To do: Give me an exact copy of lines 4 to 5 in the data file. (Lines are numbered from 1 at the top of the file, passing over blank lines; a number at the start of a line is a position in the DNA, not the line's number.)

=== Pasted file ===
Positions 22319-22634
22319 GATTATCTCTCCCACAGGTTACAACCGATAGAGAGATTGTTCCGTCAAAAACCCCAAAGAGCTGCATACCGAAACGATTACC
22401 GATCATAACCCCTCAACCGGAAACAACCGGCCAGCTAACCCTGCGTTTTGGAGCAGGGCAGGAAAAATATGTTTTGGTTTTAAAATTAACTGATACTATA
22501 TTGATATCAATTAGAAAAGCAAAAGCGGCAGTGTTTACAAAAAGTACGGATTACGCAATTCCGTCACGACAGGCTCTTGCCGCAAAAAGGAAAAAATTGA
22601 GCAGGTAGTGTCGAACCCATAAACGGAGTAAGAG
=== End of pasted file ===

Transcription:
22501 TTGATATCAATTAGAAAAGCAAAAGCGGCAGTGTTTACAAAAAGTACGGATTACGCAATTCCGTCACGACAGGCTCTTGCCGCAAAAAGGAAAAAATTGA
22601 GCAGGTAGTGTCGAACCCATAAACGGAGTAAGAG